Reactive oxidants generated by phagocytes are of central importance in host defenses, tumor surveillance, and inflammation. One important pathway involves the generation of potent halogenating agents by the myeloperoxidase- hydrogen peroxide-chloride system. The chlorinating intermediate in these reactions is generally believed to be HOCl or its conjugate base, ClO. However, HOCl is also in equilibrium with Cl2, raising the possibility that Cl2 executes oxidation/halogenation reactions that have previously been attributed to HOCl/ClO . In this study gas chromatography-mass spectrometric analysis of head space gas revealed that the complete myeloperoxidase- hydrogen peroxide-chloride system generated Cl2. In vitro studies demonstrated that chlorination of the aromatic ring of free L-tyrosine was mediated by Cl2 and not by HOCl/ClO . Thus, 3-chlorotyrosine serves as a specific marker for Cl2-dependent oxidation of free L-tyrosine. Phagocytosis of L-tyrosine encapsulated in immunoglobulin- and complement-coated sheep red blood cells resulted in the generation of 3-chlorotyrosine. Moreover, activation of human neutrophils adherent to a L-tyrosine coated glass surface also stimulated 3-chlorotyrosine formation. Thus, in two independent models of phagocytosis human neutrophils convert L-tyrosine to 3-chlorotyrosine, indicating that a Cl2-like oxidant is generated in the phagolysosome. In both models, synthesis of 3-chlorotyrosine was inhibited by heme poisons and the peroxide scavenger catalase, implicating the myeloperoxidase-hydrogen peroxide system in the reaction. Collectively, these results demonstrate that myeloperoxidase generates Cl2 and that human neutrophils use an oxidant with characteristics identical to those of Cl2 during phagocytosis. Moreover, our observations suggest that phagocytes exploit the chlorinating properties of Cl2 to execute oxidative and cytotoxic reactions at sites of inflammation and vascular disease.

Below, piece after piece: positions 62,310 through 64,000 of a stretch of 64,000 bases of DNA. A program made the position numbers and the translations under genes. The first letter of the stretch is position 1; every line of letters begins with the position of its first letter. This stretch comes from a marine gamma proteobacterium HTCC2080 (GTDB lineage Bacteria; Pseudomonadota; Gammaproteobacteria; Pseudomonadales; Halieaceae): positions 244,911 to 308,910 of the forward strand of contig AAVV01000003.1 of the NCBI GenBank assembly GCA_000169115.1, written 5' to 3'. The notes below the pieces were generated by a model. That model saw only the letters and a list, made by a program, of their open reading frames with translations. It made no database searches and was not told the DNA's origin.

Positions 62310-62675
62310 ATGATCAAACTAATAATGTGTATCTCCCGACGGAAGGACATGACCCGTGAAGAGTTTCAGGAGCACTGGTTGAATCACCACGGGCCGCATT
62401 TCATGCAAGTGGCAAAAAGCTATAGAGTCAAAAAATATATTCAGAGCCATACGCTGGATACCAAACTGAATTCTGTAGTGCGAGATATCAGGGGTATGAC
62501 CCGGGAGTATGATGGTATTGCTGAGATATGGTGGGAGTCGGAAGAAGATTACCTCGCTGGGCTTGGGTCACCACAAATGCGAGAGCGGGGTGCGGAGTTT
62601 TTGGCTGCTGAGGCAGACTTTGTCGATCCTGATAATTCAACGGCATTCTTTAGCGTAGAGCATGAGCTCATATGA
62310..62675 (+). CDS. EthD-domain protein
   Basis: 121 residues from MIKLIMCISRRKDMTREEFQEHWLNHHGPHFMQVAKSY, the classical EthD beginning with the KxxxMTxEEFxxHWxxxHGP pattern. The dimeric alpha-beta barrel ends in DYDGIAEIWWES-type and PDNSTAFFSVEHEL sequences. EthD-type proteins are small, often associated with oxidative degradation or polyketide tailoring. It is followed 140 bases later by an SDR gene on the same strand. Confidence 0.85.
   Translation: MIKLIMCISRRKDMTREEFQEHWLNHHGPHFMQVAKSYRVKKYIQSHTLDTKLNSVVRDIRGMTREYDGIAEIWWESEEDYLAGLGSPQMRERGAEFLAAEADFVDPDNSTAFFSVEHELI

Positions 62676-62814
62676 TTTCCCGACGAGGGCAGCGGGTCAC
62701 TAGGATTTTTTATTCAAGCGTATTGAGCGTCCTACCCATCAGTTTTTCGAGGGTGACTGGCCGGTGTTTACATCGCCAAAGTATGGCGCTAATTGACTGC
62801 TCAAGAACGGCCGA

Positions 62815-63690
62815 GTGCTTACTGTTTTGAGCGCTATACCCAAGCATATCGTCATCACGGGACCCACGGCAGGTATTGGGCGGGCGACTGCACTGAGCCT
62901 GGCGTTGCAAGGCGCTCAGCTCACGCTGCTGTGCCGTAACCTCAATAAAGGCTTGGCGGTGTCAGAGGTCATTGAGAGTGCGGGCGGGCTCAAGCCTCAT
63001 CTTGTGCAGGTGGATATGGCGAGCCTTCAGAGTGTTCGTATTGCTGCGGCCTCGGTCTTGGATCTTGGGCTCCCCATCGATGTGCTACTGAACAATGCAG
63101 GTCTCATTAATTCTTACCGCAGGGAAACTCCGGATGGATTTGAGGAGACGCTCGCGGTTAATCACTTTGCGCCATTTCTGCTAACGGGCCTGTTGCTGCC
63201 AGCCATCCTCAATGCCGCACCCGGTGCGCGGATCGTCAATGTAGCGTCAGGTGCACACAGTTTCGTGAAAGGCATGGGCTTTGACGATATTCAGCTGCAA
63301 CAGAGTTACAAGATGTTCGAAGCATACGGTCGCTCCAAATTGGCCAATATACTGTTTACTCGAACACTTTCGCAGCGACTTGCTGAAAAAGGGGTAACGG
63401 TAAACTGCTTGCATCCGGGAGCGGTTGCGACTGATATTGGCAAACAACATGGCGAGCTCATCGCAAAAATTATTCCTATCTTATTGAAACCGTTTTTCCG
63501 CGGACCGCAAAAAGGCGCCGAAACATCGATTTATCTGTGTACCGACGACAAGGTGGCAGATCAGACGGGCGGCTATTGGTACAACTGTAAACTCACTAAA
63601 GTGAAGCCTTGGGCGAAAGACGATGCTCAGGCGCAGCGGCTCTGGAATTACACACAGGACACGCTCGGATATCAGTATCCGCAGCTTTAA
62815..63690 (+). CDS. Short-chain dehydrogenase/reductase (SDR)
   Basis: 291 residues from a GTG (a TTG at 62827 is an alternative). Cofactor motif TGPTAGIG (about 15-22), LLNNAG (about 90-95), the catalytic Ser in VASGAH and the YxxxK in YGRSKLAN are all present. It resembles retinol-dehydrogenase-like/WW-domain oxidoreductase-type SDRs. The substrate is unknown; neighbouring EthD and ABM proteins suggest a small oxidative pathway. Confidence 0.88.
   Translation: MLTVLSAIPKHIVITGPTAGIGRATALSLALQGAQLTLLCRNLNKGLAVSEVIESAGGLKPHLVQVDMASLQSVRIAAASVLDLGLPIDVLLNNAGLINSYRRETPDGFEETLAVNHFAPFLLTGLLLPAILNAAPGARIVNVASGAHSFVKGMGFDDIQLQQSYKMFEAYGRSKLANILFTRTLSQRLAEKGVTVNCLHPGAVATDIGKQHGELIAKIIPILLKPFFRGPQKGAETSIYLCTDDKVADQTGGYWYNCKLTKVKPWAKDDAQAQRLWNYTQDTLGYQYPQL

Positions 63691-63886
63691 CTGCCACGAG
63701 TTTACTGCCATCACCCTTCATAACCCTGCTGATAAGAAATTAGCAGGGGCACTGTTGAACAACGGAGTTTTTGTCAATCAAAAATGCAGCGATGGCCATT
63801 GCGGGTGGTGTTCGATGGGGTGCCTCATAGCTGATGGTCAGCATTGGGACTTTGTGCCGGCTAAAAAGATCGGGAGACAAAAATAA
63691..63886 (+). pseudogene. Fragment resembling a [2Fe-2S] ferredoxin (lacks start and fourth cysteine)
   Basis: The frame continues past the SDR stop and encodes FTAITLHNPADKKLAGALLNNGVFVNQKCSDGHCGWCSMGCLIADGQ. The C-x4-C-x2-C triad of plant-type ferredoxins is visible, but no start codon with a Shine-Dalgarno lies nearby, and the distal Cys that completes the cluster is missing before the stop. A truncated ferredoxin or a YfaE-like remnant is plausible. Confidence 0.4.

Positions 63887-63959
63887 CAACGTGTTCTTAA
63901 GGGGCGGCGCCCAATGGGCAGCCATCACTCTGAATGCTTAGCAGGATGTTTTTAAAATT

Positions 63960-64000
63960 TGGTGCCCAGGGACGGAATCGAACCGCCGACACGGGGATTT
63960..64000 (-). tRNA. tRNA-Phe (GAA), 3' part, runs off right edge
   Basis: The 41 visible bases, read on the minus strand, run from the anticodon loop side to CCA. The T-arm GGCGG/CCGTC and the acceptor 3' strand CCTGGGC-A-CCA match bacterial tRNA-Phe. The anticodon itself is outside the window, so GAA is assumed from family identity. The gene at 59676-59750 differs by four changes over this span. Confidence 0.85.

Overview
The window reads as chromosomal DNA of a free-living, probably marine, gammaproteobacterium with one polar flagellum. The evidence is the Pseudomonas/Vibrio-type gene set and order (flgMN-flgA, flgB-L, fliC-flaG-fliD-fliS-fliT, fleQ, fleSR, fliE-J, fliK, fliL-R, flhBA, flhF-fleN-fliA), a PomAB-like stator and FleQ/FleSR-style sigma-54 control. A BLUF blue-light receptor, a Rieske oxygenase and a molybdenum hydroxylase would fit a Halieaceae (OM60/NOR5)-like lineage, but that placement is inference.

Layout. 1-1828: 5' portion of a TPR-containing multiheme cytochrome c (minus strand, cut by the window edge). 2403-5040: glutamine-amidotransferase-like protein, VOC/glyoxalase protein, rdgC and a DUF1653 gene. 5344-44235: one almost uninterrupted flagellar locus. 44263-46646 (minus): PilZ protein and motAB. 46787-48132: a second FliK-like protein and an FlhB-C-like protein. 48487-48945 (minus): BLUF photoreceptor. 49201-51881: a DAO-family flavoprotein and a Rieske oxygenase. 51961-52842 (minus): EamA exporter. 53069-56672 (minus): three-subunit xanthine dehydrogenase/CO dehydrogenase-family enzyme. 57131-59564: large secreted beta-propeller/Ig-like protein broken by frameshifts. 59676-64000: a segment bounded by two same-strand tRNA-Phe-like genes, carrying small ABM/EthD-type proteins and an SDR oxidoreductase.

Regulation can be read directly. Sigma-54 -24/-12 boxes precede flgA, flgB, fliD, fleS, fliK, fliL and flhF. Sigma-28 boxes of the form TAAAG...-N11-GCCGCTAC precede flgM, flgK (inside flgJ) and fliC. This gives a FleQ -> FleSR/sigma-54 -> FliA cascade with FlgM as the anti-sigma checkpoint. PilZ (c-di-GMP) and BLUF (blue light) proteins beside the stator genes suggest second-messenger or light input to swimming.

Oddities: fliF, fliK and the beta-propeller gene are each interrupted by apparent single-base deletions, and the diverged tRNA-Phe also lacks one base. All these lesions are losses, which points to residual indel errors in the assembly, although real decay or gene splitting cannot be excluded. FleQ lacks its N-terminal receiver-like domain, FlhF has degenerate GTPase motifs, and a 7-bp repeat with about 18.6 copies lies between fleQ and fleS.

- hypochlorous acid